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Regioregular Poly(3-alkylthiophene)

End group functionalization

Side chain functionalization

Block Copolymer

Lab Tour

Block Copolymers

Despite their high conductivity and good solubility, regioregular poly(3-alkylthiophenes) do not posses optimal mechanical and processing properties. This issue could be addressed by integrating poly(3-alkylthiophene) in copolymer structures with various polymer blocks that display desirable mechanical properties, leading to a variety ofpolymeric materials with improved properties (e.g. flexible plastics, rigid plastics, elastomers).

The synthesis of diblock copolymers containing head-to-tail-coupled poly(3-alkylthiophenes) (HT-PATs) can be accomplished by executing post polymerization reactions on the end groups of the polymer.  The target molecule contains a functional group that intiates atom transfer radical polymerization (ATRP).  ATRP is a “living” free-radical polymerization method developed by Matyjaszewski and co-workers to produce a wide variety of conventional polymers1. Two methods of synthesizing diblock copolymers containg regioregular poly(3-alkylthiophene) will be presented.2,3

The first method of synthesis of diblock copolymer described in 2002 is based upon the formation of a HT-PAT with H/Br end groups2 with subsequent end group functionalization reactions4 (Figure 1).  Since PATs are chemically stable polymers, the ability to modify the end groups on one side of the polymer is similar to polymer- or bead-supported organic synthesis.  Between each reaction, the polymer is isolated, purified by simple precipitation and filtration and characterized by matrix-assisted laser desorption/ionization mass spectrometry (MALDI-MS) and NMR.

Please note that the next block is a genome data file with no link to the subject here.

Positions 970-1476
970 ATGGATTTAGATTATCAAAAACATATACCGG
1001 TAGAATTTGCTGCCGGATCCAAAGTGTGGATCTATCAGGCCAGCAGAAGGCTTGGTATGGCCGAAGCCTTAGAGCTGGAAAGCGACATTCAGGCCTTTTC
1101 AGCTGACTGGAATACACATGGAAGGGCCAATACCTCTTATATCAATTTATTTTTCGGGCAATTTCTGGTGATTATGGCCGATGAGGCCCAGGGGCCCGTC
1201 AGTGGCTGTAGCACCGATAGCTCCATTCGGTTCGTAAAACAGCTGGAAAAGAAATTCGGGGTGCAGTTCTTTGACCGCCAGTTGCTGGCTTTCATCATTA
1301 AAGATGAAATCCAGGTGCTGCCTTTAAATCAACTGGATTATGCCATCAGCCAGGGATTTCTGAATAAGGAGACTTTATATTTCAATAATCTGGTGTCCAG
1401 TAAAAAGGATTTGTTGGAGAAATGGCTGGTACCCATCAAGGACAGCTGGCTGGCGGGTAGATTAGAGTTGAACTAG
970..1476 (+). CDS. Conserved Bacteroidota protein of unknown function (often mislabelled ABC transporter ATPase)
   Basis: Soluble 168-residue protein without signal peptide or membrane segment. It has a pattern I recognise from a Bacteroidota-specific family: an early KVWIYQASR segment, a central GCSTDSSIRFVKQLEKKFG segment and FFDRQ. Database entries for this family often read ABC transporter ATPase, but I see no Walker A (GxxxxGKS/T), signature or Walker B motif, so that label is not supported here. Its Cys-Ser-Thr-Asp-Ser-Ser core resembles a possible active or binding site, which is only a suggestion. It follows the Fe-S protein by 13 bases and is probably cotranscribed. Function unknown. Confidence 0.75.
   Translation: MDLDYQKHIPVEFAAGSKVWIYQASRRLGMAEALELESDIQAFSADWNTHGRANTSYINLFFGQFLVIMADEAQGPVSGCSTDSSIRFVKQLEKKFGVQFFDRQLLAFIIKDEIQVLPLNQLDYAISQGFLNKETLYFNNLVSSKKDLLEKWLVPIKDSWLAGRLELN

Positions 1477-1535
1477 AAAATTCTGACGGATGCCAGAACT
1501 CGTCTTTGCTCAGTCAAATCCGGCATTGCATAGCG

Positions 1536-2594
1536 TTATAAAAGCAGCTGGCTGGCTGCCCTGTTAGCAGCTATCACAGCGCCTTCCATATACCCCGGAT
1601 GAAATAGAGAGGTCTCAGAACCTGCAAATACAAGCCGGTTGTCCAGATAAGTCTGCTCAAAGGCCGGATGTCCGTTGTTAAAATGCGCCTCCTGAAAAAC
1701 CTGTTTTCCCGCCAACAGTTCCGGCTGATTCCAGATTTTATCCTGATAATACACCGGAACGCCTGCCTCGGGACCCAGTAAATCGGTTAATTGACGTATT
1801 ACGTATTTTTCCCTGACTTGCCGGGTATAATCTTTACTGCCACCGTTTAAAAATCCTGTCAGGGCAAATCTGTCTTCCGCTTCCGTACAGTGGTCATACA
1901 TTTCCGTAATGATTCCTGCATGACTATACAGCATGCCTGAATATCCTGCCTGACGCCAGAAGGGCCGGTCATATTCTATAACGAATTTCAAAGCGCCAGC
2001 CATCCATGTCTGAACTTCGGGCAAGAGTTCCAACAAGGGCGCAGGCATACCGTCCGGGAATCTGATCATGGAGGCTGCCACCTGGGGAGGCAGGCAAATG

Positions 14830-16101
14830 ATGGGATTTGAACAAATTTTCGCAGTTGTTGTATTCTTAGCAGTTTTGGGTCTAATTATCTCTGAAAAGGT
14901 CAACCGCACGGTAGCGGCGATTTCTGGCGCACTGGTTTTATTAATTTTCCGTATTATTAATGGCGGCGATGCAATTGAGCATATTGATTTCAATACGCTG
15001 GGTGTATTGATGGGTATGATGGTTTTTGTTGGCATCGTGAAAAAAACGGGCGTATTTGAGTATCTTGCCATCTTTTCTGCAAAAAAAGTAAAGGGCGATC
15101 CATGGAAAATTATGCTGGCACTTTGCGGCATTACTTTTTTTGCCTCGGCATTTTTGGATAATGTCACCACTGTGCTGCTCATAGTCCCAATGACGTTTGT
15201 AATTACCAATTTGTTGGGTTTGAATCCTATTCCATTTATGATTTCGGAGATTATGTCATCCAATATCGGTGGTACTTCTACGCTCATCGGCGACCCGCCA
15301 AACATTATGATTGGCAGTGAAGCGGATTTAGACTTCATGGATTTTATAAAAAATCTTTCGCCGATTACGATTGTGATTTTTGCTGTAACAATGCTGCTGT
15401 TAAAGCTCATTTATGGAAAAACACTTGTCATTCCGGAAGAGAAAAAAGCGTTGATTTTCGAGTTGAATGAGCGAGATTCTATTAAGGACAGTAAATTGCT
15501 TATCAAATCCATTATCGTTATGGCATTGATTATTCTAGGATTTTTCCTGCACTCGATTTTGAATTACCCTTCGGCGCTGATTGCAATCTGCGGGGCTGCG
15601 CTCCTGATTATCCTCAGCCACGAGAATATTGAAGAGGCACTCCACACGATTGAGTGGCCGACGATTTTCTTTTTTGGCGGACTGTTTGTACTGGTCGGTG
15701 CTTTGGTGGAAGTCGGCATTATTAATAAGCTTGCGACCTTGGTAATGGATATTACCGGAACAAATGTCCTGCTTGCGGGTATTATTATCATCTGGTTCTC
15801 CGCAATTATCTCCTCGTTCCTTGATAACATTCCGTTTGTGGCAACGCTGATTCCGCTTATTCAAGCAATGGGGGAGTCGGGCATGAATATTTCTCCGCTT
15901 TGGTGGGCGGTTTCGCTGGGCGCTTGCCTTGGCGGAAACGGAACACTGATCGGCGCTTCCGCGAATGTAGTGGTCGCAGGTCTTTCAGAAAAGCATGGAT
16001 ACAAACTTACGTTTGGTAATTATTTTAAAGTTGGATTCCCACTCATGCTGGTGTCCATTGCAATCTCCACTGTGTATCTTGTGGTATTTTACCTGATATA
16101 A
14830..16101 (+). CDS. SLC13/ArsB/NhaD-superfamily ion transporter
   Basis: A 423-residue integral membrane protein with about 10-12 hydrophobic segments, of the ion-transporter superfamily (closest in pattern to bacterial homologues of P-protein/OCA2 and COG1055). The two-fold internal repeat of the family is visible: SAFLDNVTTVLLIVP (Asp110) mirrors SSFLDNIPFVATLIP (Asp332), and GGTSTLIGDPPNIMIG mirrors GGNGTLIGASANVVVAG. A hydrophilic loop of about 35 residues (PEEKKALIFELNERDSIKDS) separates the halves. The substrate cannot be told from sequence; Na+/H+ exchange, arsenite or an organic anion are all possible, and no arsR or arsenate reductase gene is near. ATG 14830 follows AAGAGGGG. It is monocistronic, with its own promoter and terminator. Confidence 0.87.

Figure 1. Synthesis of diblock copolymers.


The HT-PHT (2) is functionalized by reaction with thiophene derivative (5) and [Ni(dppp)Cl2] (dppp=propane-1,3-diylbis(diphenylphosphane)) to yield polymer 6.  Deprotection of 6 leads to HT-PHT with one hydroxyl end group (7).  The hydroxy-terminated PHT (7) was further modified by reaction with 2-bromopropionyl bromide to generate an atom transfer radical polymerization (ATRP) macroinitiator (8). The following diblock copolymers has been synthesized:  polyhexylthiophene-b- polystyrene (PHT-PS; 9a), and polyhexylthiophene-b- polymethylacrylate (PHT-PMA; 9b) by ATRP using 8 as the initiator, styrene or methyl acrylate as the monomer, and CuBr/N,N,N’,N’,N” -pentamethyldiethylenetriamine (PMDTA) as the catalyst.

Recently our group has developed another method to produce diblock copolymers containing regioregular poly(3-alkylthiophene).3  This method is similar to the above procedure by using post polymerization reactions to create a macroinitiator for ATRP, however the new method involves fewer synthetic steps.  A vinyl terminated PHT was used as the diblock copolymer precursor (Figure 2).

The first synthetic step involves the formation of a vinyl terminated PHT via in situ chain end functionalization3, a method developed in our group.  The vinyl end group was easily converted to hydroxyethyl end group, that reacts with 2-bromopropionyl bromide to give a bromoester terminated PHT. The latter was used as macroinitiator for ATRP of acrylates. 


Figure 2. Synthesis of poly(3-hexylthiophene-b-polyacrylates



  1. a) Wang, J.-S.; Matyjaszewski, K. J. Am. Chem. Soc. 1997, 119, 5614; b) Patten, T. E.; Xia, J.; Abernathy, T.; Matyjaszewski, K. Science 1996,272, 866; c) Matyjaszewski, K.; Patten, T. E.; Xia, J.J. Am. Chem. Soc.1997, 119, 674; d) Matyjaszewski, K.; Gobelt, B.; Paik, H. –J.; Horwitz, C. P. Macromolecules 2001, 34, 430.
  2. Liu, J.; Sheina, E.; Kowalewski, T.; McCullough, R. D. Agew. Chem. Int. Ed. 2002, 41,
  3. Iovu, M. C.; Jeffries-El, M.; Sheina, E. E.; Cooper, J. R.; McCullough, R. D. Polymer, 2005, 46, 8582.
  4. Liu, J.; McCullough, R. D. Macromolecules 2002, 35, 9882-9889.

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